The Good Shepherd

“I’ll tie your shoe.”

Robert De Niro has, in The Good Shepherd, made a movie that fails to engage with its audience for the entirety of its near three hour run time. I don’t have exacting standards, but my standards are slightly greater than this.

The fault does not lie at the feet of Matt Damon, but rather at those of his character: here he has been written into a corner as a man with no emotions. It’s easy to portray no emotions on the silver screen, but it’s infinitely more difficult to make someone care about these lack of emotions – even if the film itself explores the cause of this lack.

Edward Wilson (Matt Damon) gets invited to join the secret service after he reports his professor Dr. Fredericks (Michael Gambon) for Nazi sympathising. Initially hesitant, Wilson decides to enter the service directly after being trapped into a loveless marriage with Clover (Angelina Jolie).
Over the next twenty-five to thirty years we witness the breakdown of a marriage, the spoiling of a son, and the rise of the CIA, all in the frame of a leak.

The Good Shepherd could have been interesting. I certainly saw it talked up in a few places on the internet before its release in the US. “Boring” is an adjective that I am loath to use in regards to movies, but The Good Shepherd is certainly far from interesting. I feel it is my duty to pay attention to the movies that I see, yet one cannot help but have one’s mind wander when presented with a plot of minimal intrigue laboured over nigh on three hours. All of the most interesting material, such as Matt Damon wearing a dress to play Buttercup in HMS Pinafore and Michael Gambon’s character deemed a security breach due to his open homosexuality, is gone very quickly indeed. There is no coincidence to the fact that these events occur at the point that Damon is still allowed to register emotion.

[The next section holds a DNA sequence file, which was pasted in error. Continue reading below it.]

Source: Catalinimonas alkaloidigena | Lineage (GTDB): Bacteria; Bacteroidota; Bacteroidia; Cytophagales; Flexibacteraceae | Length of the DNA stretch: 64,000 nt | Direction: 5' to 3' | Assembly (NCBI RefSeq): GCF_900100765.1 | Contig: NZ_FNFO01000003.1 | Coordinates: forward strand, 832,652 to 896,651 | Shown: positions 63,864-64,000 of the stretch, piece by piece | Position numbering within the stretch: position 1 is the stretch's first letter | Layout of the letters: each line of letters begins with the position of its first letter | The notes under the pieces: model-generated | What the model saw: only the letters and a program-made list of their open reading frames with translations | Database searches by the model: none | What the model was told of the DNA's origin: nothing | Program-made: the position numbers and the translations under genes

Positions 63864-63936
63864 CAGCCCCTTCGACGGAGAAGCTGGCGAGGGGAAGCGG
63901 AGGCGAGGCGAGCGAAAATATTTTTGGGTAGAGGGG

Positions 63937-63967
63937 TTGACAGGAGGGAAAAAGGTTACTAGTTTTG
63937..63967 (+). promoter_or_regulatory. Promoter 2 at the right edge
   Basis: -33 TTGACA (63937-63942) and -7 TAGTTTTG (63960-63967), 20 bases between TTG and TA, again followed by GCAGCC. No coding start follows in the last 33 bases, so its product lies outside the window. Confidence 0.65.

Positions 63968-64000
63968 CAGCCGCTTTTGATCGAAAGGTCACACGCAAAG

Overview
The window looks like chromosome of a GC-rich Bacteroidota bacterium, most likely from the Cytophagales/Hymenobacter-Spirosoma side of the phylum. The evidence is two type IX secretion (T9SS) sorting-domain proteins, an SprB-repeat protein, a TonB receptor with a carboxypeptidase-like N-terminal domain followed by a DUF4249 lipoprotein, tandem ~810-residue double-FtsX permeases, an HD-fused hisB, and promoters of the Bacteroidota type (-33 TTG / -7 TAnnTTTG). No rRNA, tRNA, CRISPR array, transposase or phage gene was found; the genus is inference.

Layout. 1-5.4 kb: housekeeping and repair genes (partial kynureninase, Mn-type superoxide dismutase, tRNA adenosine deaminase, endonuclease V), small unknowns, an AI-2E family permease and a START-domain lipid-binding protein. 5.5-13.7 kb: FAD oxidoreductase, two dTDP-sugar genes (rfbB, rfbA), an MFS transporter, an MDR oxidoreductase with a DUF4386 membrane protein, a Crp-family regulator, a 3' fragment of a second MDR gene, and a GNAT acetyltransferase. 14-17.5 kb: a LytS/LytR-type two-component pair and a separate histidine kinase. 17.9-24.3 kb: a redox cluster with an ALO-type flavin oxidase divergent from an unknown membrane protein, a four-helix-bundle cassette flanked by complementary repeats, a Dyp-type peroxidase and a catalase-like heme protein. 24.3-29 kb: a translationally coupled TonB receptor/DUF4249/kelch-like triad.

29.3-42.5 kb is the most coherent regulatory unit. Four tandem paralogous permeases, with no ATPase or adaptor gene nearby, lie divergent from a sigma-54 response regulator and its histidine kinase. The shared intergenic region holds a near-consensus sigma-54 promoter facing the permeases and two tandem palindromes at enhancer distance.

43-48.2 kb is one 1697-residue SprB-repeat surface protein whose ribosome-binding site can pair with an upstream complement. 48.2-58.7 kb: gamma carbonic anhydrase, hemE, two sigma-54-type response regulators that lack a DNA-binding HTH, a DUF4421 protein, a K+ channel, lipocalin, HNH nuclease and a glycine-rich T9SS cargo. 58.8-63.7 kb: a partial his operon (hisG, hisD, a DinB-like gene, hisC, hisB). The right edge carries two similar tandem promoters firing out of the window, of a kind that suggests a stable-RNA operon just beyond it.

When he finally meets his son after the war, Damon tries to regain some of that lost emotion but it is impossible to connect to the two on a father-son level – especially given how awkward his son is, both in character and acting.

Seeing as I’m talking about stealing from other movies this week (although admittedly I saw this two or three weeks ago), I think that it’s worth noting that De Niro seems to have inserted part of The Godfather Part II amidst all of the other things in this movie: Wilson visits an old Jewish man with “connections” (Joe Pesci) at his house in Miami, where he is surrounded by children. They take this opportunity to discuss Cuba and so forth.
As such, I failed to take this scene at all seriously. I could not even tell you what it was about, but I could instantly see why Francis Ford Coppola (who apparently rejected the offer to direct this movie because he felt, quite rightly, that it had no character) received an executive producer credit.

Making a movie run for three hours is not the same as giving it substance. I like political history, but The Good Shepherd is a strange beast: it places Americans in historical contexts and makes vague insinuations that amount to nothing; it is a character study of a character that has absolutely no personality. If there was a message in here about how the Central Intelligence Agency came to be and what it was supposed to represent, I’ve no idea what it was. Also, Billy Crudup: get a new part to play.

One Response

  1. Wavatar NoneOf YaBsnss January 5, 2014

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